peace, and President Milosevic has been among the leaders favoring a peaceful
solution." Belgrade's new foreign minister, Milan Milutinovic, also attended
the meeting. -- Stan Markotich, OMRI, Inc.
ROMANIAN JOURNALISTS CHARGED WITH SLANDERING ILIESCU.
international media reported on 18 August that prosecutors in Bucharest
indicted two Romanian journalists on charges of "insulting [state] authority."
Sorin Rosca Stanescu, the editor in chief of the daily Ziua, and Tana
Ardeleanu, who works for the same publication, were said to have been
"fabricating lies" last May, when Ziua alleged that President Ion
Iliescu had been recruited as a KGB agent during his student days in Moscow in
the 1950s. Iliescu denied the allegations. According to the prosecution,
Ardeleanu never set foot in Moscow, where she claimed to have obtained
documents proving the links. If found guilty, the two could face imprisonment
of between six months and three years, under a new law that critics say is
aimed at gagging the freedom of the press. -- Michael Shafir, OMRI, Inc.
ROMANIAN NATIONAL AIRLINE ASKS GOVERNMENT TO COME TO RESCUE.
International agencies reported on 18 August that the national airline
TAROM has asked the government to bail it out of the worst financial crisis
facing the company in its 41-year history. The company is unable to pay its
debts, amounting to 300 million dollars. The government, which underwrote the
airline's 10-year foreign bank credit, accuses TAROM of mismanagement and poor
marketing and has threatened to assume full control of management. -- Michael
Shafir, OMRI, Inc.
MOLDOVA ATTEMPTS TO COPE WITH GAS DEBT.
Mihai Lesnic, the director
general of the state-owned Moldova Gas company, told BASA-press on 18 August
that, in order to pay back arrears for gas consumption, the company has
contracted agricultural products worth 35 million lei to be exported to Russia.
Arrears for Russian gas consumption for 1995 are 1,935 million lei ($452
million). Moldova is to draft a program of payments to be presented to the
Russian side in two weeks. The program includes building a town in a Moscow
suburb for the workers of the Russian Gasprom company, which will require $20
million in expenditure. Moldova Gas warned consumers that in case the arrears
are not covered by 1 October, the economy will face "disastrous consequences"
because the supply of gas to Moldova might be stopped. -- Michael Shafir, OMRI,
BULGARIAN PRESIDENT ON CHANGES IN MILITARY.
An aide to Bulgarian
President Zhelyu Zhelev told BTA on 19 August that the president did not
approve in advance recent changes in the Bulgarian military made by the defense
ministry. According to the aide's statement, "President Zhelyu Zhelev will not
allow any politically-motivated reshuffles of the top brass of the army or
structural changes that may harm the national security of Bulgaria." Meanwhile,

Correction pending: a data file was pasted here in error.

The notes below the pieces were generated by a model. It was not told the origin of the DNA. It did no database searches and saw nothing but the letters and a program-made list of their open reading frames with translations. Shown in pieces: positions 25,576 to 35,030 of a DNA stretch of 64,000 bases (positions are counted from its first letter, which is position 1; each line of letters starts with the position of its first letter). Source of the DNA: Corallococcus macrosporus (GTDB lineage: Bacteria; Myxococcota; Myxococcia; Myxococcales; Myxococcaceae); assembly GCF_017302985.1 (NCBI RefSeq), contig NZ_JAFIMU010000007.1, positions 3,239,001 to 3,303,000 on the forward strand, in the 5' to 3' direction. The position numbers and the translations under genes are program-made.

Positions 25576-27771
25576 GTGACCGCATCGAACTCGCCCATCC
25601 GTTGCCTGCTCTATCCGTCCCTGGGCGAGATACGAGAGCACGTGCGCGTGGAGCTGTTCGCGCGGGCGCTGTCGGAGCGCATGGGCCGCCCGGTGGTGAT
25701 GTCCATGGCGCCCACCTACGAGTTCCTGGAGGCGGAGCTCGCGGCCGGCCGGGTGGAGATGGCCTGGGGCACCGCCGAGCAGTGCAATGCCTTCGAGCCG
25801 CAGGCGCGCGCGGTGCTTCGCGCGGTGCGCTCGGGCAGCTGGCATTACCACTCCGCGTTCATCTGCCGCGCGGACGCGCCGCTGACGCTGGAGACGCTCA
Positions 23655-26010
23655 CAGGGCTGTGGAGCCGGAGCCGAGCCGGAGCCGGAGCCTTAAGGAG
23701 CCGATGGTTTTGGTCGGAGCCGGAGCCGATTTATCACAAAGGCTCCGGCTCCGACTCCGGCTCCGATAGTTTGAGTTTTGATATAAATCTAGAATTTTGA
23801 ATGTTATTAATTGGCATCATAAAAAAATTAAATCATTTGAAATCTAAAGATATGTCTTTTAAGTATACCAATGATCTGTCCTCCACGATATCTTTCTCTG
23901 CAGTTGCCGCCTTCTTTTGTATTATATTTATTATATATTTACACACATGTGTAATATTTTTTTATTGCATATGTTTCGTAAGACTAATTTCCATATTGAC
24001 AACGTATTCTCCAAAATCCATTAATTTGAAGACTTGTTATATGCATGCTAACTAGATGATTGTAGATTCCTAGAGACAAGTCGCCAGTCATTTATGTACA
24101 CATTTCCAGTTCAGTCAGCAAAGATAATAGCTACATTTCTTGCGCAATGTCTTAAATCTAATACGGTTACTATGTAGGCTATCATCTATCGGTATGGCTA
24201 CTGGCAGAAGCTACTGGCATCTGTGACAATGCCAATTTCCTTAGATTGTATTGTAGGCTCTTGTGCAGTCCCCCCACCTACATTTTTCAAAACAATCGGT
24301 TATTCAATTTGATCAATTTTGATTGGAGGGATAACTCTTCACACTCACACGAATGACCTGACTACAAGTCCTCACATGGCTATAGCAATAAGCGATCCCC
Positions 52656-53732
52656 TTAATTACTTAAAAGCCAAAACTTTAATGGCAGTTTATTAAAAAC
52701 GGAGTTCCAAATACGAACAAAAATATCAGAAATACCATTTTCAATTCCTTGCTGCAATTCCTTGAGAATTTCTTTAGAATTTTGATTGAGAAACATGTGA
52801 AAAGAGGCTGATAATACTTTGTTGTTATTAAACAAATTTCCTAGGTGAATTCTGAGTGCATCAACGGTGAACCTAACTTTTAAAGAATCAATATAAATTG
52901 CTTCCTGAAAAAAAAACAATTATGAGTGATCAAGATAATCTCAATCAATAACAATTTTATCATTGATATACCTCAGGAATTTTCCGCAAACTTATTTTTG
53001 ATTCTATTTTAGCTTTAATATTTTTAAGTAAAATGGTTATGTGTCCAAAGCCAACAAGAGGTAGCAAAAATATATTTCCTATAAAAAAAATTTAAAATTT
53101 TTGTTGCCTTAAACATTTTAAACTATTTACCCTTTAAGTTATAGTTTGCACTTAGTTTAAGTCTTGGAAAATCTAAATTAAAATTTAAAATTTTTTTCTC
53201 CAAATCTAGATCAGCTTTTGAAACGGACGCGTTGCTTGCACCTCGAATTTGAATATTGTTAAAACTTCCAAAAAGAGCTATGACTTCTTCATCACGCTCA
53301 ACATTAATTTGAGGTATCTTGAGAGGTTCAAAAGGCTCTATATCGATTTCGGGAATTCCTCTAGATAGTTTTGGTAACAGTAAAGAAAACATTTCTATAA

Zhelev's chief of staff added that "the press has recently suggested the
proposals had been harmonized with the president, or even sponsored by his
Military Office. These are attempts at flagrant manipulation of public opinion
and army officers." These statements come in the wake of changes at the top
level of the military, announced by the government on 11 August, but even then
in part questioned by Zhelev's office (See OMRI Daily Digest, 14 August
1995). -- Stan Markotich, OMRI, Inc.
KOSOVAR LEADERS VISIT MONTENEGRIN ALBANIANS.
The leader of the
Democratic League of Montenegro, Mehmet Bardhi, met with the deputy leader of
the Democratic League of Kosovo, Fehmi Agani, and other Kosovar and Albanian
party politicians, Montena-fax reported on 19 August. Bardhi, who is also the
mayor of Ulcinj, discussed with his guests possibilities of cooperation between
the ethnic Albanian political parties in former Yugoslavia and Albania. The
politicians jointly denounced plans to settle refugees from Krajina to Kosovo.
Meanwhile, Kosovar shadow-state President Ibrahim Rugova accused the Serbian
authorities of placing the refugees "into ethnically pure Albanian communities"
and called it "a political rather than humanitarian activity." So far, Serbian
authorities have placed 2,350 refugees in Kosovo, but they expect to relocate a
total of 16,000. Prime Minister Bujar Bukoshi warned on 18 August that the
relocation of refugees could lead to war and added: "We Albanians won't be
slaughtered like the Bosnians. We will defend ourselves," international
agencies reported. -- Fabian Schmidt, OMRI, Inc.
ALBANIAN-MONTENEGRIN BORDER INCIDENT.
A 26 year-old Albanian was wounded
on 18 August by rump Yugoslav border guards, Montena-fax reported the following
day. The man reportedly went about 100 meters into Montenegrin territory to
sell cloth. The incident will be brought up by Albania on the first meeting of
a newly created joint rump Yugoslav-Albanian border commission. It was the
second such incident this month at that part of the border. Meanwhile, about
100 trucks were jammed for hours at the Albanian-Greek border because the
official stamp used by Albanian customs wore out, Reuters reported on 18
August. Tourists reportedly were allowed through with unstamped documents. --
Fabian Schmidt, OMRI, Inc.
[As of 1200 CET]
Compiled by Victor Gomez and Steve Kettle